Just before the play starts, director Susan E. Evans urges the audience in Hayward's Douglas Morrisson Theatre to put their right brain on hold and give in to the imaginative urges of their left brains.

It's good advice because if you let your sober-sides right brain come to the party, you'll sit through "Eurydice" checking for speed limit signs on the road to Hades -- and see none of the imaginative charm of Sarah Ruhl's fanciful retelling of the tale of Orpheus and Eurydice through the eyes of Eurydice.

In one sense the play, which runs through Sunday, is something of an expansive daydream that tumbles mostly through the mind of Eurydice and, to a lesser degree, the other characters.

The show begins as Eurydice (Alisha Ehrlich) and Orpheus (Aby George) are to be married, then quickly moves to the wedding reception, where the young woman strolls outdoors for fresh air. Almost immediately, she is confronted by the Nasty Interesting Man (Davern Wright, who also plays the devil later), who talks her into coming to his apartment because he has a letter from her late father (Tom Reilly), currently in Hades.

Eurydice follows the man to Hades, where she meets her dad but doesn't recognize him because when she walks into the place, all her knowledge has been stripped away. Her father, however, has managed to hang onto his smarts, a fact he is keeping secret from Hades officials so he can retain the ability to recall his daughter and the power to think and write.

So, Pop can teach his young daughter old tricks, like speech and thought, and chat with the occasional hellish servant and to the stones (big, little and loud -- played by Allison Fenner, Bessie Zolno and Pamela Drummer-Williams), who make up a sort of Greek chorus, commenting on the passing scene and chatting now and then with Eurydice's dad.

Orpheus then turns up to claim his bride, and Eurydice must choose between the man she loves and the man she loves, but not in that way.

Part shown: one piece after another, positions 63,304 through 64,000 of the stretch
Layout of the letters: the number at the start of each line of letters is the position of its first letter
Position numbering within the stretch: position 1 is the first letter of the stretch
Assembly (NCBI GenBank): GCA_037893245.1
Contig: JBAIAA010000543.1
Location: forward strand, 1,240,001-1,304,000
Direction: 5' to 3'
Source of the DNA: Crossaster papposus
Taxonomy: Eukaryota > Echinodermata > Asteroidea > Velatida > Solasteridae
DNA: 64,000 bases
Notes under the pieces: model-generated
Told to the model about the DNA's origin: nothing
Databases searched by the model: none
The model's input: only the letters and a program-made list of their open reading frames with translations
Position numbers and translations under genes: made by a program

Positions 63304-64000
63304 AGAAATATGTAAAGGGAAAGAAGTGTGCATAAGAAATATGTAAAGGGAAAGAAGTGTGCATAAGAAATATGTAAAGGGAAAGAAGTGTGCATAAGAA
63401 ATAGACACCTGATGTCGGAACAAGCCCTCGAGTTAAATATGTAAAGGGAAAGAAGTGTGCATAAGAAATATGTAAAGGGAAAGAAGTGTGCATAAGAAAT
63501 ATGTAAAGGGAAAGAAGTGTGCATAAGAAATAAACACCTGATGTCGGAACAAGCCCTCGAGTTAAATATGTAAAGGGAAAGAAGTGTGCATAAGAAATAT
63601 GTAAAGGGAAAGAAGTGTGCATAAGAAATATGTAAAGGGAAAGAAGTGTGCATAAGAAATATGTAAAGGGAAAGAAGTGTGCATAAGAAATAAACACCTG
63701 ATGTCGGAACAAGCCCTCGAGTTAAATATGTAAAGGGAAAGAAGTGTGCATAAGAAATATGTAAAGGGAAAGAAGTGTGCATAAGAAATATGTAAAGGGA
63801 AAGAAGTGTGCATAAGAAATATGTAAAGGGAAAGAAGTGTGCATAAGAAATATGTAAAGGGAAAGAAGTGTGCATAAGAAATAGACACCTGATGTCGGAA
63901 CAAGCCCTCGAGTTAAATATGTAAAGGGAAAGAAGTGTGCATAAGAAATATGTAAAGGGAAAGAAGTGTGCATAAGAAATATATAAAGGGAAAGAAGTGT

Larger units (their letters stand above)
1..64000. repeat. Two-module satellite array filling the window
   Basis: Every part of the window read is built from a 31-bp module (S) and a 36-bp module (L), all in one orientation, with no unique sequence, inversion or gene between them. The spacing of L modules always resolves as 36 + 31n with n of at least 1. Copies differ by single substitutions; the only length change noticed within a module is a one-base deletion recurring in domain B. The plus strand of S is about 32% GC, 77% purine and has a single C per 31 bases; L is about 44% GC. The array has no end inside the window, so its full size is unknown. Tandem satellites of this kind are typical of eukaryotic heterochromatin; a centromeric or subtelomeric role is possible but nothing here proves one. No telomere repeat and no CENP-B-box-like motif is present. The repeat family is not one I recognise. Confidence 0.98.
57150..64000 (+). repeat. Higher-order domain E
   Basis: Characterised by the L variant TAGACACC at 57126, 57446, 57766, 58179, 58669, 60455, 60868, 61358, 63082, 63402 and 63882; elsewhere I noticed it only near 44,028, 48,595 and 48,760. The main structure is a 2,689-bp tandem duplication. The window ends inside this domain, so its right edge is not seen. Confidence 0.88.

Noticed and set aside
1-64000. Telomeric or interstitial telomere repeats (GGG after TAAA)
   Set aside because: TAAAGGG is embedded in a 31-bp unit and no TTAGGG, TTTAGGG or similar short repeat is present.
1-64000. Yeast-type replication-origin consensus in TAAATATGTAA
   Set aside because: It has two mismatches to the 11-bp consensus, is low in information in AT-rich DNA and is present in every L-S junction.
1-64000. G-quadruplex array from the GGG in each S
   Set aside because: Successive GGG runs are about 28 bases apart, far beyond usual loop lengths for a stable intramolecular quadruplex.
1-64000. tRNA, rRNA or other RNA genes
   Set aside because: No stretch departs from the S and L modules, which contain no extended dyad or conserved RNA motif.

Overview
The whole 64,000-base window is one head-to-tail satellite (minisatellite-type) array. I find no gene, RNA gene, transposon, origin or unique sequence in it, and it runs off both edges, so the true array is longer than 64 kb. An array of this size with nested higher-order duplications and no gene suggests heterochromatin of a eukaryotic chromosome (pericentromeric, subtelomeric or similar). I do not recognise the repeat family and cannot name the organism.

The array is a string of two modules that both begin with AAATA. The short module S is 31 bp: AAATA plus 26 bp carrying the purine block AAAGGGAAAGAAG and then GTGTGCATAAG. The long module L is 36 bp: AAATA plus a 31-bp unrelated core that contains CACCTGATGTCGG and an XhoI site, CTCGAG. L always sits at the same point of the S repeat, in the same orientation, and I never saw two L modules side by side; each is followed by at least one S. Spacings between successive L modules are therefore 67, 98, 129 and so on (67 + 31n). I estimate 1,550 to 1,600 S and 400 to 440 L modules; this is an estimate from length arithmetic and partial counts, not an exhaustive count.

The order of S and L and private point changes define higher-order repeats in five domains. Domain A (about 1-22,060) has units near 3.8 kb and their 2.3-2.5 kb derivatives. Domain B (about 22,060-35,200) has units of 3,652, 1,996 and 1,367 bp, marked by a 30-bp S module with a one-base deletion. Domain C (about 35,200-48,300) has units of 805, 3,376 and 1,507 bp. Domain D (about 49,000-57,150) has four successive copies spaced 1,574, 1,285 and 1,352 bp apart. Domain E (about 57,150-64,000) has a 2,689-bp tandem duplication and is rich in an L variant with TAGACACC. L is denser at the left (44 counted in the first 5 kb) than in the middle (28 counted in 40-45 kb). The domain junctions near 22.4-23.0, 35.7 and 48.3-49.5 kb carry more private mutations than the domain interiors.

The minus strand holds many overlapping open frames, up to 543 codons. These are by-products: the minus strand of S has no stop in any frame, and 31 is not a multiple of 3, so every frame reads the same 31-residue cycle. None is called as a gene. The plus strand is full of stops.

The play ends tragically, but you are still dealing with the possibility all of it has been some sort of surreal dream. You also realize the play has been a lot more intense than you realized as you watched it, with some important things to say about love, life and death.

Ruhl wrote the play as a tribute to her father, who died when she was a 20-year-old college student. She saw it as one final conversation with her dad, who was a scholar and very fond of words and word play.

And for something so seemingly playful and poetic, there is plenty of stick-to-your-brains nutrition there. The play stays with you, even though the devil rides a tricycle.

Evans does an excellent job of directing, filling the play with tiny surprises and keeping the pace quick and the wit sharp.

The set by Michael Locher is a wonder with details reaching to the ceiling, a claw-foot bathtub as a centerpiece, and the look, at different times, of any-city, or the waiting room of hell.

Sound, so often something of an afterthought, is well presented by Donald Tieck, who creates his music and effects onstage, rather than recording and leaving them. This gives the sound the feel of improvisational jazz, beautifully timed to the action on stage.

'EURYDICE'
Written by Sarah Ruhl, directed by Susan E. Evans
WHERE: Douglas Morrisson Theatre, 22311 N. Third St., Hayward
WHEN: Through June 9
RUNNING TIME: 1 hour, 20 minutes
TICKETS: $29, 510-881-6777; www.dmtonline.org